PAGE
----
In conjunction with the recent publication of a new, gorgeous dual-language edition of The Collected Poems of Marcel Proust, this morning The Daily Beast shared the first poem ever written by Marcel Proust (as far as anyone knows). The poem, penned when the legendary author was a mere 17 years old, reflects his struggle with homosexuality and his blossoming talent. After the jump, read Proust’s debut poem and a collection of nine other of the earliest known verses of now famous poets. Did we miss your favorite? Let us know about it in the comments. … Read More
When a particular line sings, sometimes underlining just isn’t enough. We’ve come across more than one quote or literary quip that we wanted to hang on our walls, but a postcard with a scribbled phrase doesn’t have quite the same impact as Evan Robertson’s elegant literary posters. We’ve already gushed about Robertson’s work, but when My Modern Met tipped us off that he had some new posters, we just had to share them with you again. So far, Robertson has created 32 posters, and aims to make the series an even 50. As he told My Modern Met, his aim for the series is to encourage “a reconnection with great thinking. It’s a call to action to pick up a great book. And the inspiration to slow down for a bit, I hope, to enjoy the luxury of thinking about something with no practical aim.” Sounds good to us. Click through to check out a few more of our favorite posters from Robertson’s series, and then head on over to his Etsy shop to buy a print for yourself or a book-lover you love. … Read More
In this the spookiest of months, we find ourselves occupied with the world’s darker themes, and we got to wondering — what words have sent famous men and women of letters into the great unknown? Or perhaps more precisely, which words were chosen to honor them for eternity? From the tongue-in-cheek to the ponderously serious, from the knightly to the poetic, and even one that doubles as a grave robber’s curse, we’re fascinated by the epitaphs of famous authors, so we’ve collected a few of them here for your shivering pleasure.… Read More
Mary Shelley has some serious staying power. The author was born a whopping 215 years ago today, and her work is more relevant now than ever. Not only is Frankenstein, which Shelley began writing when she was eighteen years old, still ubiquitous in classrooms, but the cultural phenomenon of the cobbled-together monster has and continues to inspire and inform artists of every stripe (Tim Burton’s rebooted Frankenweenie is only the most recent example, we think you’ve probably heard of a few more). To celebrate the life and legacy of this fantastic author, we’ve but together a list of a few 19th century writers who are continually — and sometimes exponentially — culturally relevant in our time. Though some of these authors did garner some amount of acclaim during their own lifetimes, we’d venture that they’re all much more famous and more important to the culture at large today. Click through to check out our list, and as always, add any writers you think we’ve missed in the comments. … Read More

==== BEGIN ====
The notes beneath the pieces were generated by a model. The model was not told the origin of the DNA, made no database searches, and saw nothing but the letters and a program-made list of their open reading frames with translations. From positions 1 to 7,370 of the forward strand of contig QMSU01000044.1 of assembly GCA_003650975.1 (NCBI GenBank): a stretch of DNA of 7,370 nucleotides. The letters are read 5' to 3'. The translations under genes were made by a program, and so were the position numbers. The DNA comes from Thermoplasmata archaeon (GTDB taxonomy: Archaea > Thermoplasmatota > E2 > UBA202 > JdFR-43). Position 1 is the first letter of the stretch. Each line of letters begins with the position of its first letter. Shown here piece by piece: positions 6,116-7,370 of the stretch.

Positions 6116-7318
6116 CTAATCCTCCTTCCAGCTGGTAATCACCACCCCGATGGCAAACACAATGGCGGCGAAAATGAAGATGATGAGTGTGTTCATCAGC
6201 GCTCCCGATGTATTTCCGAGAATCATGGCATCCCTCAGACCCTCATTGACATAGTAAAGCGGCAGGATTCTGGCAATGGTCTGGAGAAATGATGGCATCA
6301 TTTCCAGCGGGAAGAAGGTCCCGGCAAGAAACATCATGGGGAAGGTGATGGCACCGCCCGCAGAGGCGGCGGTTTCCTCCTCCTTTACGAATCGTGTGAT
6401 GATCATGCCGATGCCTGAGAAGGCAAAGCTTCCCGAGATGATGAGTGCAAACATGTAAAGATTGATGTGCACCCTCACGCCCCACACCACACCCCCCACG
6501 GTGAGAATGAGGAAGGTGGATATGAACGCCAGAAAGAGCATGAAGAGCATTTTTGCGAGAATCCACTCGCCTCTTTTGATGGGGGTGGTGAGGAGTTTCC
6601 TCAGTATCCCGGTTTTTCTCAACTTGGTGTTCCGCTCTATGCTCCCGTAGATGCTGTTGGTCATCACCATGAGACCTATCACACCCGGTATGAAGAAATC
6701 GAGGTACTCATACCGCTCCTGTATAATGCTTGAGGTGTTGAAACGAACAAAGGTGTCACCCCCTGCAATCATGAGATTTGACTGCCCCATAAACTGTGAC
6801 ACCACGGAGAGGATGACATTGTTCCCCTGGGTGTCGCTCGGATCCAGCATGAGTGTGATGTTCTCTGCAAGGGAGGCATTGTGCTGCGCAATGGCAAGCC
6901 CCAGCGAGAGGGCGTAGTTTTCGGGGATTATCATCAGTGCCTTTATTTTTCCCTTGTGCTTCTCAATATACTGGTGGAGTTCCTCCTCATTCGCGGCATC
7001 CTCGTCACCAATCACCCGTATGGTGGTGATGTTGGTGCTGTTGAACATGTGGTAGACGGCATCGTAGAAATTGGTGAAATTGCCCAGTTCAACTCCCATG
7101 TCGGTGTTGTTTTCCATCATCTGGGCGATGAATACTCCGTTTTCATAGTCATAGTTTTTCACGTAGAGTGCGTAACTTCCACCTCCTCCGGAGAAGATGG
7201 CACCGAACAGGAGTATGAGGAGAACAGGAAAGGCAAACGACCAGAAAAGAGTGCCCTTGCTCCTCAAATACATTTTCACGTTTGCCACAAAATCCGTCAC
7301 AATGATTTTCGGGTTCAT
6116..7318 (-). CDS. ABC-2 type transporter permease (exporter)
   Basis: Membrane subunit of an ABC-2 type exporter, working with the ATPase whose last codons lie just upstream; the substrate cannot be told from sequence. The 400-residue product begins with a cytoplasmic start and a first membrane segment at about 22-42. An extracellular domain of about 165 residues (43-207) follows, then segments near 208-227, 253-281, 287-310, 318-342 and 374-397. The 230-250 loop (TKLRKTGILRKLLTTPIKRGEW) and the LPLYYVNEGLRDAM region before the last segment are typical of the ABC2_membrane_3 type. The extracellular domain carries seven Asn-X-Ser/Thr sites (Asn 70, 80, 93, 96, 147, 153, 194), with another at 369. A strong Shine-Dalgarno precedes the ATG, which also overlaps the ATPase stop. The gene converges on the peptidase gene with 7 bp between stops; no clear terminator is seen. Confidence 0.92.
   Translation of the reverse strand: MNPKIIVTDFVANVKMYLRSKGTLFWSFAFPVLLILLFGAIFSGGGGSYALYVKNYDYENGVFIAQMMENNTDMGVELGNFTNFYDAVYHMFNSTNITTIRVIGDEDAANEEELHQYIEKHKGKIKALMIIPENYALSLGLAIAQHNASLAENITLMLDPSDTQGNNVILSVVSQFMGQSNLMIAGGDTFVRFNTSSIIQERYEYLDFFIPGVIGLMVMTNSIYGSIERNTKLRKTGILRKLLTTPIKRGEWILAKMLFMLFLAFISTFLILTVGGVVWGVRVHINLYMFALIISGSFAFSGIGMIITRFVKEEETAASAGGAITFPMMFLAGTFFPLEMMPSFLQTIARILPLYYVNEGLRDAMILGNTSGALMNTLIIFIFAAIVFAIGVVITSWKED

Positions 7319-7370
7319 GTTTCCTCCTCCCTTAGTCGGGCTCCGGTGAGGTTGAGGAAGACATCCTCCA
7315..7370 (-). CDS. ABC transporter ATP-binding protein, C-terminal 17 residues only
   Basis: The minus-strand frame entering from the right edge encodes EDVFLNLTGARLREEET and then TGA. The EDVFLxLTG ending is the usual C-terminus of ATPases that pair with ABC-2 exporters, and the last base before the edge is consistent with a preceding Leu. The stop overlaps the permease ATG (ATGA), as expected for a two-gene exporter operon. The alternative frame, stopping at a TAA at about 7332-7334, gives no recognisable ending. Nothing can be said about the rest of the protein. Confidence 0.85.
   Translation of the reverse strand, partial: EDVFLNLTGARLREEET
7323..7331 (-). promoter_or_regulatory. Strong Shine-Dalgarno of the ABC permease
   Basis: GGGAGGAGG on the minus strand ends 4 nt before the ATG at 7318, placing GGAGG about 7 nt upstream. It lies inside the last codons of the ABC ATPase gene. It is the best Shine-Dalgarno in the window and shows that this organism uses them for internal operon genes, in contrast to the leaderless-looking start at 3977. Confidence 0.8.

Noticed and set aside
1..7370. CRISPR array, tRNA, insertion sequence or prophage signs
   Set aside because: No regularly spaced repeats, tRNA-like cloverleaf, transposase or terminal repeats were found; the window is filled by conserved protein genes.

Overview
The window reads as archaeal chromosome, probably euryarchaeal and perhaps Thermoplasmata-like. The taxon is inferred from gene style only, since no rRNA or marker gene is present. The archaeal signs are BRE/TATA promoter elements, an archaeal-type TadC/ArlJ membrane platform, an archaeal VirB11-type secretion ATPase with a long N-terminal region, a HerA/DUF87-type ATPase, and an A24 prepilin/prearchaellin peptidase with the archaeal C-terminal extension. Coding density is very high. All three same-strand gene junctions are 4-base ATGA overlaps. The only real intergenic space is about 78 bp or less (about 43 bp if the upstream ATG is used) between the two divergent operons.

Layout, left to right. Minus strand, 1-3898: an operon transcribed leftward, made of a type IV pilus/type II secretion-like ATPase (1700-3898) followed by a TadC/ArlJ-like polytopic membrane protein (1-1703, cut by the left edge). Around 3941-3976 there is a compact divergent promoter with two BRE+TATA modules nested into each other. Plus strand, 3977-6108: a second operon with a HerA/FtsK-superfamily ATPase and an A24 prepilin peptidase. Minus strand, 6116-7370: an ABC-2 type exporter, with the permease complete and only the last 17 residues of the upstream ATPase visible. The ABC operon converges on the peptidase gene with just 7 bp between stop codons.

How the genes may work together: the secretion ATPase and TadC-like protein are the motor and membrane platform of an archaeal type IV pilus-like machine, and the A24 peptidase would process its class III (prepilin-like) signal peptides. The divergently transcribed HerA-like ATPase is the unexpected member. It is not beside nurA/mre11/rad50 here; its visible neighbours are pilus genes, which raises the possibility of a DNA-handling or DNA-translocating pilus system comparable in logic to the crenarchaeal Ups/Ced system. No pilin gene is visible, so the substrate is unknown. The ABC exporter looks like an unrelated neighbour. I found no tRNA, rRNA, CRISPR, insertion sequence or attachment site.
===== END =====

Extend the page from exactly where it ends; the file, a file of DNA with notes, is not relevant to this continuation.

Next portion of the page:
A death mask, as the name suggests, is a wax or plaster cast made of a person’s face following death. Life Magazine just posted a slideshow of 12 rather famous ones, and we’ve picked five of our favorites for you to ID after the jump. But don’t get cocky. Thanks to slight distortions of the features caused by the weight of the plaster during the making of the mold, subjects can sometimes be hard to recognize. So we’ll give you a few hints. There are two famous poets (one Italian, one English), one American president, a German painter, and one playwright who you probably read in high school more than once. Good… Read More
Whether you’re a die-hard romantic, a lit-nerd, or a fan of astute screenplays, we have a feeling you’ll dig Bright Star, the new biopic from writer/director Jane Campion (The Piano), which follows the tragic love affair of John Keats and Fanny Brawne.
To celebrate the film’s release, we’re sending one lucky reader and a guest across the pond to explore the poet’s past and legacy at teh newly reopened and refurbished Keats House in London. We’ve got your airfare, three nights hotel accommodation, and your Keats House passes covered — so prepare yourself for a whirlwind romance with London.
Enter to win a trip to… Read More
This morning the internet brings us the trailer for Bright Star, the period drama about the life, love, and lyrics of poet John Keats. (The title comes from one of Keats’s sonnets.) Though he only lived to 25, that was plenty of time for Keats to write scads of poetry and engage in a doomed love affair with girl next door Fanny Brawne (played by Abbie Cornish, whose turn in Elizabeth: The Golden Age must have given her a yen for period drama). Keats himself is played by Ben Whishaw, who’s been in plenty of indie movies but hasn’t broken through just yet. Will this be his shot? The trailer looks a little too much like every single period drama ever, but writer-director Jane Campion won an Oscar for her screenplay for 1993′s The Piano, so we won’t underestimate her. Check it out for yourself after the… Read More